Image sensor detects pH
A new imaging sensor developed by Kazuaki Sawada from the Toyohashi University of Technology (Toyohashi Tech; Toyohashi, Aichi, Japan) not only enables researchers to capture images of cells in solution but also the pH of the solution as well.
A newimaging sensor developed by Kazuaki Sawada from the Toyohashi University of Technology (Toyohashi Tech; Toyohashi, Aichi, Japan) not only enables researchers to capture images of cells in solution but also the pH as well.
The CMOS device consists of an array of CCDs that have been combined with a filterless fluorescence detector that can be used to detect changes in the concentration of hydrogen ions. In addition to monitoring the pH distribution, the device also yields optical images of the test sample.
The sensitivity of the pH imaging sensor enables the pH of the solution to be determined with an accuracy of +/- 0.0001 pH. "High sensitivity is possible because we accumulate charge over well-defined periods of time," says Sawada.
The current pH image sensors consist of 128 x128 pixels, each with a sensing area of 10 x 25 micrometers. But Sawada and his group are now developing pH image sensors with one million pixels, with each pixel being 10 x 10 micrometers.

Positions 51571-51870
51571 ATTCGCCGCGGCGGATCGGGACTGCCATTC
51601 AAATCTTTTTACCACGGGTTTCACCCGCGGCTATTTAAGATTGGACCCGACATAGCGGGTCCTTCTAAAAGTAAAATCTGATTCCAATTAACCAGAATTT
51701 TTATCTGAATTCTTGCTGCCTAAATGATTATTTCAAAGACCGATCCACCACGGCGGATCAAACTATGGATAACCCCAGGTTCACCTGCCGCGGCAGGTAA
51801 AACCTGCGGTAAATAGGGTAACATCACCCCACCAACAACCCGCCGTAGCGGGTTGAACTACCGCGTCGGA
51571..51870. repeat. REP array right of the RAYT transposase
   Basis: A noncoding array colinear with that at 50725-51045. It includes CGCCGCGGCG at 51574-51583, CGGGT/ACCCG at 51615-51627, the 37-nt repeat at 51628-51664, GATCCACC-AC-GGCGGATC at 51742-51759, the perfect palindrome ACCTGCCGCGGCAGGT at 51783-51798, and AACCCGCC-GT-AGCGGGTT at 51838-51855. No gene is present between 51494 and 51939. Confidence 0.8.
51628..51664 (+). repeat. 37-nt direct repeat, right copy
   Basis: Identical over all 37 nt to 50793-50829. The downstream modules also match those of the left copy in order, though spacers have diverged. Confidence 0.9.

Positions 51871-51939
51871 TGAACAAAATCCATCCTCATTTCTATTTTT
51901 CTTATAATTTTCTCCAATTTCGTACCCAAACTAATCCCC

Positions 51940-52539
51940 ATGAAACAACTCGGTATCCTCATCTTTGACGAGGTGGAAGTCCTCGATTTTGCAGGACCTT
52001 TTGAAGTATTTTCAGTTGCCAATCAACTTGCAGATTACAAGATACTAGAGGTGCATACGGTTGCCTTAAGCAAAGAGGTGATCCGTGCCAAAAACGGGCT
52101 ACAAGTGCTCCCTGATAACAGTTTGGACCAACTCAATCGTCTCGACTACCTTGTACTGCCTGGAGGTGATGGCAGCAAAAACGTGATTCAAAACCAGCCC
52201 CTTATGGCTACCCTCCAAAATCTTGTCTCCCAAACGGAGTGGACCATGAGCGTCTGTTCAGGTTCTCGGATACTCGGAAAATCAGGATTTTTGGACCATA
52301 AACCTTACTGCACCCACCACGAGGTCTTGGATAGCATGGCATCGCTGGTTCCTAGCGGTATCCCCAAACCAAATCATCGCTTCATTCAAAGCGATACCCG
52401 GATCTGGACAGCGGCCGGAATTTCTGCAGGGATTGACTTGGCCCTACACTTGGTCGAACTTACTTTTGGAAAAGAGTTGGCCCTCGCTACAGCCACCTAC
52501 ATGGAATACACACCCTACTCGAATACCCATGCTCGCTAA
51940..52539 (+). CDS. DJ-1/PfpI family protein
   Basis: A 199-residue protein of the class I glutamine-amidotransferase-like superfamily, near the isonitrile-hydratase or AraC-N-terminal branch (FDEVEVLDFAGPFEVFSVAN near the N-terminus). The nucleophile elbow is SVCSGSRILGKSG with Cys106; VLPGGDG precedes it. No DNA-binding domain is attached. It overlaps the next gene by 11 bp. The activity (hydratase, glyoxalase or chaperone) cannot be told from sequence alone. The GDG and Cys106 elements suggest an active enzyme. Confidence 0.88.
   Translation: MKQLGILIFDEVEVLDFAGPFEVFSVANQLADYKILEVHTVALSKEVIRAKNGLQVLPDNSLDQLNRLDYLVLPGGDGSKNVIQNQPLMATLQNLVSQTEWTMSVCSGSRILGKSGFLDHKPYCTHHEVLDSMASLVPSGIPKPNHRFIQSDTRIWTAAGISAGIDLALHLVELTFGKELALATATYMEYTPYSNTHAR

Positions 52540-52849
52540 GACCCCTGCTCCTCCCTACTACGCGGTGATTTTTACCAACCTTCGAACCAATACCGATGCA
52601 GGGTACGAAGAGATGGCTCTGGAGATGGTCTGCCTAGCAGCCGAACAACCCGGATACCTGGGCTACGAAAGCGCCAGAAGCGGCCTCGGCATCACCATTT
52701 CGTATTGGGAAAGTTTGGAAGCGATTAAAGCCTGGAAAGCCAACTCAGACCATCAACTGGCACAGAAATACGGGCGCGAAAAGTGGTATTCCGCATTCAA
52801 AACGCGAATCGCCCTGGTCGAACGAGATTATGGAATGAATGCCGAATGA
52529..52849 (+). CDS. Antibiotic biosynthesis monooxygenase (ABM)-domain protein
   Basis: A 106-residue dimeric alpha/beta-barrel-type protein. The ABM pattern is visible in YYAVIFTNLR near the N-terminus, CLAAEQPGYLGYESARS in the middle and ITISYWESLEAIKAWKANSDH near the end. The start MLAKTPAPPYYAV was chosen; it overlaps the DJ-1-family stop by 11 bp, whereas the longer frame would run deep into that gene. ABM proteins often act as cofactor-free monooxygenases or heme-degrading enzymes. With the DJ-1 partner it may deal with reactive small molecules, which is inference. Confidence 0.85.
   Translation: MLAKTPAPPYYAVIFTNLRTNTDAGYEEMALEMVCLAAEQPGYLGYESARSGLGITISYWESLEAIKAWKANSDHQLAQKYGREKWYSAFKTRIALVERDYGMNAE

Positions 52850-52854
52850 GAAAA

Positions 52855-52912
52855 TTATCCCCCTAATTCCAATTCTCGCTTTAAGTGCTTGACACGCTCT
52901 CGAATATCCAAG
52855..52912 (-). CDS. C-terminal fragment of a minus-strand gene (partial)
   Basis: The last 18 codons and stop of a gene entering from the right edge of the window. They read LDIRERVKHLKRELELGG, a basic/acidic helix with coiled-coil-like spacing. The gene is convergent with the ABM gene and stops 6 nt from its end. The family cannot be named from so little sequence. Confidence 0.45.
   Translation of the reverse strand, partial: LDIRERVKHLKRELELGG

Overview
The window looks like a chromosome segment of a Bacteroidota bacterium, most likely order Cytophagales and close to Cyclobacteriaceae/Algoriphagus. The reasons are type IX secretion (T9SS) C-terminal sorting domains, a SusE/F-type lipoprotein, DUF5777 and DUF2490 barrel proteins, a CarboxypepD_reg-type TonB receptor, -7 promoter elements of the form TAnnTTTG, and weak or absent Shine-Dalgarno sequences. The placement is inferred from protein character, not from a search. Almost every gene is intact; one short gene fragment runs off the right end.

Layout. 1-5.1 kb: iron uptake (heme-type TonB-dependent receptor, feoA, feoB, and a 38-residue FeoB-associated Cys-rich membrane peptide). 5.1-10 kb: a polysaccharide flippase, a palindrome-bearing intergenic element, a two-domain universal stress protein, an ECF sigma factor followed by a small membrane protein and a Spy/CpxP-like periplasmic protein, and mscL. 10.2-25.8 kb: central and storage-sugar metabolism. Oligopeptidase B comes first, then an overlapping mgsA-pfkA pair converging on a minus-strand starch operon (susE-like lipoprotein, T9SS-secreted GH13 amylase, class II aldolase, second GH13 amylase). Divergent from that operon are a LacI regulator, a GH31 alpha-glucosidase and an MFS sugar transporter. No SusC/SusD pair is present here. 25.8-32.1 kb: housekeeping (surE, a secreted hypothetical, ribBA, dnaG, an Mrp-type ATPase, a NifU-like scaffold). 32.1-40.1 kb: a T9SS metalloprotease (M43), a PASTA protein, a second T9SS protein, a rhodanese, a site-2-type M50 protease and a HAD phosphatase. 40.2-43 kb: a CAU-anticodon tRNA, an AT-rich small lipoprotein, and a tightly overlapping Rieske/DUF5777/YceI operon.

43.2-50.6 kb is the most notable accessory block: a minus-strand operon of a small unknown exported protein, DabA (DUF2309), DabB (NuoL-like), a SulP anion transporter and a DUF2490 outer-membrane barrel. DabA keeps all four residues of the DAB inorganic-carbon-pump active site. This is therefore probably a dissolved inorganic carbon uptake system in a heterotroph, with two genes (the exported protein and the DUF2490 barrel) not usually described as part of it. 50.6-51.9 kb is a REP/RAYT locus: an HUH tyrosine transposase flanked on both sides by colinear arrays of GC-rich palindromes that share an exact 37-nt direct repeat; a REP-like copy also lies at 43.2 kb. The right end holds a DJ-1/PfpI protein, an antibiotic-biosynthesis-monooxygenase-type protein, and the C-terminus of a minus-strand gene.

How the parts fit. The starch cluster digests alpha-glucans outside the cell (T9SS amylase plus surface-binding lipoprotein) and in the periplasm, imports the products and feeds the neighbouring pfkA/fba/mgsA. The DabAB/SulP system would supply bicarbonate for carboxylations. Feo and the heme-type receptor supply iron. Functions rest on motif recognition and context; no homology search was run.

Sawada said that in the future, he hopes to develop pH imaging devices for visualizing the movement and distribution of ions including calcium and sodium.
Sawada's group has recently reported on the use of the sensor for real-time imaging of acetylcholine (ACh) enzyme reactions. “We imaged changes in the distribution of ACh when nerve cells are stimulated with KCL,” says Sawada. Insights in the variation of the concentration of ACh may lead to new methods for the treatment of Alzheimer’s disease.
Sawada and his group are now looking for industrial partners to help put the pH image sensor to use in commercial instrumentation.
More information is available here.
-- by Dave Wilson, Senior Editor,Vision Systems Design